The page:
As of November 1, Medtronic (NYSE:MDT) completed the acquisition of China Kanghui Holdings for the princely sum of $816 million. Kanghui is a Chinese manufacturer of medical devices which supposedly fits particularly well with Medtronic's business, both in terms of products and due to its distribution network.
China Kanghui Holdings produces and sells orthopedic implants and associated instruments for spine, cranial maxillofacial, and craniocerebral trauma. Kanghui sells its orthopedic implants through 335 third-party distributors, who then sell those products to hospitals directly or through sub-distributors. Kanghui's business is a decent fit for Medtronic since 21% of Medtronic's FY2001 revenues came from the spine and biologics segment. Also obviously, Medtronic might be eyeing the use of Kanghui's distribution network to move its own products, making for an easier penetration of the Chinese market.
Although the pricing of this acquisition seems somewhat aggressive at around 42 times earnings, the strategic fit seemed good enough that Medtronic was willing to take the deal.
However, there might be reasons to believe not all will go well with this deal.
In a very interesting post, Bronte Capital explains several reasons why Medtronic might have been misled about this deal. It's always a challenge to know what's real when buying Chinese stocks, and seemingly the same might be true when buying entire companies - this, in spite of Medtronic supposedly having done proper due diligence on the deal.
The main reasons why the deal might be problematic are:
- A too-large 36.9% net profit margin (that's after tax) on a company that supposedly dedicates just 3.7% of sales to R&D, thus highly unlikely to be selling high margin, unique, medical devices;
- Too-large inventories when compared to cost of goods sold, meaning the company would have to be holding 437 days of inventory. This is exceedingly large when compared to any normal company out there, meaning either the company is mismanaged or - most likely - this asset is the result of artificially inflating profits (because when artificial profits are created, assets are created in the balance sheet. Often in Chinese companies this has included fake cash or fake inventories);
- Too-large and too-fast growing fixed assets. Again, when a company makes up earnings it has to create assets in the balance sheet, and Bronte Capital feels that inventories and fixed assets is where such might be occurring here;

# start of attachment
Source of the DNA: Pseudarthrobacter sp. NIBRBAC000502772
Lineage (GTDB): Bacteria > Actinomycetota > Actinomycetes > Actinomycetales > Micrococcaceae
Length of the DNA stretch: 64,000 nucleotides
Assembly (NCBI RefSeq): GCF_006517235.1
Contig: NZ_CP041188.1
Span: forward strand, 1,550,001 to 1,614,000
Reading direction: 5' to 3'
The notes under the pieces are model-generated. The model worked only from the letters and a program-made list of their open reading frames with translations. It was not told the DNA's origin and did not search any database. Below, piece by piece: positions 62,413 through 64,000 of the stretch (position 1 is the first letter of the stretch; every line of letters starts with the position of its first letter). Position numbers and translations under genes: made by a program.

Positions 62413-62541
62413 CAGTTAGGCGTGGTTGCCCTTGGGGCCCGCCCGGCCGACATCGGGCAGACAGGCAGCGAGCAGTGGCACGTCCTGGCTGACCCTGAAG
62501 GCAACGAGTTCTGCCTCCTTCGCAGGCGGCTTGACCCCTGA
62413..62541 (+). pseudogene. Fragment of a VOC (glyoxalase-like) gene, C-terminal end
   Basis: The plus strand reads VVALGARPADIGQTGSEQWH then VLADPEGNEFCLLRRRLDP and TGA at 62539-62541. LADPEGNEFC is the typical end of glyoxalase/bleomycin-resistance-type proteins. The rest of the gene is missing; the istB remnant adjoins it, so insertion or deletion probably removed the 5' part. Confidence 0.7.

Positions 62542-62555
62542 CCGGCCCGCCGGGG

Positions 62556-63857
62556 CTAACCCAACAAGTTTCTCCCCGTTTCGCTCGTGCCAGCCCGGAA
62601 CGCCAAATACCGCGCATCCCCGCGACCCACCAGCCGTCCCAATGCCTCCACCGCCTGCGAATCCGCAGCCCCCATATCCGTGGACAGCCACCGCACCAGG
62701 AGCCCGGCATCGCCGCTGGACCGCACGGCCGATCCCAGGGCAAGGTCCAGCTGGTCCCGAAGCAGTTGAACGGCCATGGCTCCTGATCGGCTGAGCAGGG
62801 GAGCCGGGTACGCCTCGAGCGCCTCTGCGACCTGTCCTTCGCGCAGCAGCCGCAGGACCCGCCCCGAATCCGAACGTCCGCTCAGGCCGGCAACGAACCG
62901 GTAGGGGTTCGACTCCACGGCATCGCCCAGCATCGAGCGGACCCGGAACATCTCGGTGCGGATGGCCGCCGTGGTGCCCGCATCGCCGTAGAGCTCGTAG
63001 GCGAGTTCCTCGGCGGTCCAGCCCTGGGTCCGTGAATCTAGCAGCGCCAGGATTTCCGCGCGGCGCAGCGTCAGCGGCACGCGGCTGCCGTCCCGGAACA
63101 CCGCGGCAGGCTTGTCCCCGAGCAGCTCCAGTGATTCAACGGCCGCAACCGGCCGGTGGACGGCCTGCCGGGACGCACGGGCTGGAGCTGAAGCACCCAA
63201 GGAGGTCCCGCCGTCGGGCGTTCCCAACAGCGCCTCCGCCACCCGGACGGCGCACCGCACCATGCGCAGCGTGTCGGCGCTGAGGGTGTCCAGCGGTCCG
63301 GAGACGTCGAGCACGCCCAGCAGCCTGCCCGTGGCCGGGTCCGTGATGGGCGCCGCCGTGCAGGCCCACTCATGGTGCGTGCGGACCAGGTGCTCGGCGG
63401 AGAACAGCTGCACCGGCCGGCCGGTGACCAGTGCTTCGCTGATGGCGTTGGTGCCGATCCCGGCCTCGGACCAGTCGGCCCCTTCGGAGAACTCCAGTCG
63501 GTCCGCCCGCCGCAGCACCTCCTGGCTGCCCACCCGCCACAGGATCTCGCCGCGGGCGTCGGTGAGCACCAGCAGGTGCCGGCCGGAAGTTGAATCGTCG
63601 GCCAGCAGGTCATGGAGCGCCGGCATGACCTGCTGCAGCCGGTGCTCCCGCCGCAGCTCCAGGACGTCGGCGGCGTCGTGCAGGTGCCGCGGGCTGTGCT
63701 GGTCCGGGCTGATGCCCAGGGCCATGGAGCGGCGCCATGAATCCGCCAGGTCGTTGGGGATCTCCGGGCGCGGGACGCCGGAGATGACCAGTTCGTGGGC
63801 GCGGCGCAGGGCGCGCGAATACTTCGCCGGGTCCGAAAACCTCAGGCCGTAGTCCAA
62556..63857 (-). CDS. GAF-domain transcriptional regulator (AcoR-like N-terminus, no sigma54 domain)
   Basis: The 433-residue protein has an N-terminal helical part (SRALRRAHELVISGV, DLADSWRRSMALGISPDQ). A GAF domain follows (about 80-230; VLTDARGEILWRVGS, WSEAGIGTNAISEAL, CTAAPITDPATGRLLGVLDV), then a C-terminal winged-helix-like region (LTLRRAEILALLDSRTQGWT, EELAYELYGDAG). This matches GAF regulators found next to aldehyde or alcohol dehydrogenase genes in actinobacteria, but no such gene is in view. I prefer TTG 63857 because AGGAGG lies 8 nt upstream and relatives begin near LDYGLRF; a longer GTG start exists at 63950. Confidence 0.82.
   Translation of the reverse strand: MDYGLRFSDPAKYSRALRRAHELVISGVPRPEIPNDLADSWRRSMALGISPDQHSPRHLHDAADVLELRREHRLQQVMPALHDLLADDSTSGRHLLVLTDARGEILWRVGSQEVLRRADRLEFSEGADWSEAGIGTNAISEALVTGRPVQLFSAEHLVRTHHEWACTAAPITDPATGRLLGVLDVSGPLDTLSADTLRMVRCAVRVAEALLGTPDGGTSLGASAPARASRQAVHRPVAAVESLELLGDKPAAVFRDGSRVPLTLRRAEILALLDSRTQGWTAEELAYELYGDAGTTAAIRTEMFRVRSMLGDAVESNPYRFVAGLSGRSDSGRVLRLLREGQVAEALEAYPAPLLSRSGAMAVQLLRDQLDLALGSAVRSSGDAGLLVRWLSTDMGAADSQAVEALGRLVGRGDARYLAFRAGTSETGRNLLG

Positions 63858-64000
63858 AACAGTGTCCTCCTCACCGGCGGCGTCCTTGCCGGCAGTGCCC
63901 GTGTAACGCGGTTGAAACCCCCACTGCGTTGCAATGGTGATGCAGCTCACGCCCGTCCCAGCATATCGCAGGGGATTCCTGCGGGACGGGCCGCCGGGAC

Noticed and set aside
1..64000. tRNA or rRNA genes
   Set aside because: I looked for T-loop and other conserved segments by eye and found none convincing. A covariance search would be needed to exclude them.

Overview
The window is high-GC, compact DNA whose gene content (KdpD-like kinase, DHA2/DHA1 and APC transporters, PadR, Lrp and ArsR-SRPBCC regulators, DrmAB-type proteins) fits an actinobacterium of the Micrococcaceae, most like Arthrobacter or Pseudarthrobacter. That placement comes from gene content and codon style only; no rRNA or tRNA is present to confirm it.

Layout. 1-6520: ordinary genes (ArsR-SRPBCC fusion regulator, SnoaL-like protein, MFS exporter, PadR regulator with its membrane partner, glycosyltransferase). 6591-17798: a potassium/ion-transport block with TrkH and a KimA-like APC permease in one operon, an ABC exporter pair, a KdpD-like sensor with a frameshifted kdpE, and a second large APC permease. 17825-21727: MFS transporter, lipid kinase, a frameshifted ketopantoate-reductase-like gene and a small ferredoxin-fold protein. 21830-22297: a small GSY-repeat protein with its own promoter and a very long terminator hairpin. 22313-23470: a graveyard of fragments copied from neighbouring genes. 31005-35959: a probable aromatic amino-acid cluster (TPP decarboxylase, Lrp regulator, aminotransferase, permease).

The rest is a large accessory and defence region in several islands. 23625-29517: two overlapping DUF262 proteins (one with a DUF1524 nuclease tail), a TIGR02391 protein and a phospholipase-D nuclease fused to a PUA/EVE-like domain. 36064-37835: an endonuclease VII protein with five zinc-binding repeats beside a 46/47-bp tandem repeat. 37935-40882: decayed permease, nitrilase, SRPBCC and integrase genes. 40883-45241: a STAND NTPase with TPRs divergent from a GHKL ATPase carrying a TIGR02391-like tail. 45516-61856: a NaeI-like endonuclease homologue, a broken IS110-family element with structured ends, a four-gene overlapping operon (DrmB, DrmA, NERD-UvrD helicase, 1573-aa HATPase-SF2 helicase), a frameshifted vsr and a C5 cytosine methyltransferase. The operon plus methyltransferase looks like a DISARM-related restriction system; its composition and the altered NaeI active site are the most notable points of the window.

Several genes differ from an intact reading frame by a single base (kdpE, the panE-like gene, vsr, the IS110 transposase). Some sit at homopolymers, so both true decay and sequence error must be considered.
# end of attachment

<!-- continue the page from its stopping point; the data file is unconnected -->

- Additionally, Bronte Capital describes efforts by others, in the ground in China, coming up with Kanghui having reported different fixed assets to the SAIC (Chinese accounts). This is something which is harder to confirm right now as SAIC accounts are no longer easy to access, and was also a quite common occurrence in other alleged Chinese stock frauds;
- Finally, others also raised doubts regarding Kanghui owning Libeier, due to the chain not carrying Kanghui products.
Taken together these doubts present a credible chance that Medtronic might have been misled in the deal. If such were to be confirmed, given the size of the deal and the implied carelessness, it might be enough to sow some negativity on Medtronic stock even if not enough to threaten Medtronic's viability.
Presently Medtronic is trading at a sensible valuation - just 11.5 times forward 2013 earnings. Still, the large ($816 million) acquisition of Kanghui might yet turn out to be a dud, given the doubts surrounding it.
Those wanting to be long Medtronic would probably be better served to wait and see how it plays out. Taking into account Medtronic's valuation and its relative size, I wouldn't short Medtronic on this insight, but it might clearly pay to wait and see how things go.
Disclosure: I have no positions in any stocks mentioned, and no plans to initiate any positions within the next 72 hours. I wrote this article myself, and it expresses my own opinions. I am not receiving compensation for it (other than from Seeking Alpha). I have no business relationship with any company whose stock is mentioned in this article.